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"There's Still Not Justice": Youth Civic Identity Development Amid Distinct School and Community Contexts


by Beth C. Rubin — 2007

Qualitative research describing and theorizing about the emerging civic identities of diverse youth is scarce. This study provides a textured view of how civic identity is constructed and negotiated by racially and socioeconomically diverse adolescents, based on interviews and in-class discussions conducted with students in four public secondary schools. Youth living in distinct contexts come to school-based civic education with varied understandings—shaped by disparate daily experiences—of what it means to be an American citizen and a participant in the civic life of a democracy. This investigator’s examination of diverse adolescents’ discussions of their in-school and out-of-school civic experiences suggests a “typology” of civic identity that runs counter to prevalent views of the civic engagement of urban, minority youth. The study illustrates sharp disparities in daily civic experiences of youth from diverse racial and socioeconomic backgrounds, and suggests that schools can either hinder or encourage development of engaged, action-oriented civic identities among students from various contexts.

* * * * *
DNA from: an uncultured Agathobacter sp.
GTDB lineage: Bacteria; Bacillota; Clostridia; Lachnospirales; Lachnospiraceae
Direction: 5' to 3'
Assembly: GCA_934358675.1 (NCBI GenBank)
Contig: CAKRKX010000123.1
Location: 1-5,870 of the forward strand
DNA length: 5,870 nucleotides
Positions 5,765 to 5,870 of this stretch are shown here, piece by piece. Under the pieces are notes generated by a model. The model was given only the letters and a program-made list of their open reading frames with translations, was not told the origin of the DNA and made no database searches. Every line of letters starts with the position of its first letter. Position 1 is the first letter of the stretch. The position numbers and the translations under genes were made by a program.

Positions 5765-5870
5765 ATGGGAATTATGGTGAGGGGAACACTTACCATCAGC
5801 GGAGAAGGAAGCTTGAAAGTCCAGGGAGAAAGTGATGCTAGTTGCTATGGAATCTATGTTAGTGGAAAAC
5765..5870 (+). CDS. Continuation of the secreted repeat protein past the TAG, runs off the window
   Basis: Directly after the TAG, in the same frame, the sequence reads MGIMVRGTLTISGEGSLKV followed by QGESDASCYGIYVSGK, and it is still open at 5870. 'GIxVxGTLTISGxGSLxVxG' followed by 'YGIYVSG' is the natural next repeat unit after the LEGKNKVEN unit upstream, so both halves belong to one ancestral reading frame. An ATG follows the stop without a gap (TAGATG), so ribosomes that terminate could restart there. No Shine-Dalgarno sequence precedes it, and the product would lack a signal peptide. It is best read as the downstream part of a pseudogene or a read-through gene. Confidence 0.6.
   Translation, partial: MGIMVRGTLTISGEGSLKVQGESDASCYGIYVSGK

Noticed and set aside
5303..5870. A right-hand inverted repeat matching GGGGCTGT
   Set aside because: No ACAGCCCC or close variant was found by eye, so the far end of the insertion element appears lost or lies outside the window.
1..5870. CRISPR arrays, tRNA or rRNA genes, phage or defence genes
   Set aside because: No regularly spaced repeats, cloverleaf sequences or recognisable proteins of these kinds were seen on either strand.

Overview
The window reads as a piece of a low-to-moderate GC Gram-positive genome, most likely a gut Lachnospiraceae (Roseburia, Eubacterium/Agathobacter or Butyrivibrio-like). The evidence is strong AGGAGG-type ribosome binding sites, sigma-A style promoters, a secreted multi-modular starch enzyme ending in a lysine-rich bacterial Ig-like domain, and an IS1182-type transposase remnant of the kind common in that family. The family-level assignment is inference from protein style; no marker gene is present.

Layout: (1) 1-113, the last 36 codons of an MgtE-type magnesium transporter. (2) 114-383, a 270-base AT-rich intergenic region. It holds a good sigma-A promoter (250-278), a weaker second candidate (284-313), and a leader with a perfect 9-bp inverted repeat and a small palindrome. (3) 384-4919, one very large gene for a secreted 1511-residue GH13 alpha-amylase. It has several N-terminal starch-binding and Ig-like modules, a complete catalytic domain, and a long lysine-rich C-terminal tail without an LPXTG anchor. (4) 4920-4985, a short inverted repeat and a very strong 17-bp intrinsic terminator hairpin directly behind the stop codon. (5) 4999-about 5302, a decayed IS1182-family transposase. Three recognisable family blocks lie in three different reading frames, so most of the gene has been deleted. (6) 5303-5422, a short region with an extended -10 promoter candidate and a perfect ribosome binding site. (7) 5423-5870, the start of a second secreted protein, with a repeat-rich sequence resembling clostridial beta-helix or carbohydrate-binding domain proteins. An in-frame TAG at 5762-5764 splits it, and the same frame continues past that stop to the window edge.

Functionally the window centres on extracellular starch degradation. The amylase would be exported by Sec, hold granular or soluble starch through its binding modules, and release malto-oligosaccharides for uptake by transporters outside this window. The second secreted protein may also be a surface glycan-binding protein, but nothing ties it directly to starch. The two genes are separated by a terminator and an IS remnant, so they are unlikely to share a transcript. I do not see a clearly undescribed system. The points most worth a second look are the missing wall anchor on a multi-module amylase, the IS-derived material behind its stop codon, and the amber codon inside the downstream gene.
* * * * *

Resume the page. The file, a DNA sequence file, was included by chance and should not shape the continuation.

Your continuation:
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Cite This Article as: Teachers College Record Volume 109 Number 2, 2007, p. 449-481
http://www.tcrecord.org ID Number: 12771, Date Accessed: 10/23/2017 4:50:31 PM

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About the Author
  • Beth Rubin
    Rutgers, the State University of New Jersey
    E-mail Author
    BETH C. RUBIN, assistant professor of education at Rutgers, the State University of New Jersey, conducts ethnographic research concerned with the intersection of classroom life and social inequality. Her current work focuses on detracking in the classrooms of diverse schools, and students' constructions of civic identity. Recent publications include "Unpacking detracking: When progressive pedagogy meets students' social worlds," American Educational Research Journal (2003), and Critical voices in school reform: Students living through change (2003, RoutledgeFalmer), with Elena Silva.
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